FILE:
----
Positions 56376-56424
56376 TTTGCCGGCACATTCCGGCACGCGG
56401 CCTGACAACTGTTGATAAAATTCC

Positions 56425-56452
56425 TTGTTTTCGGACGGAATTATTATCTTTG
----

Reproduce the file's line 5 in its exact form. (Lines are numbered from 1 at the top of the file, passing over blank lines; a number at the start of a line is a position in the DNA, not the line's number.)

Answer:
56425 TTGTTTTCGGACGGAATTATTATCTTTG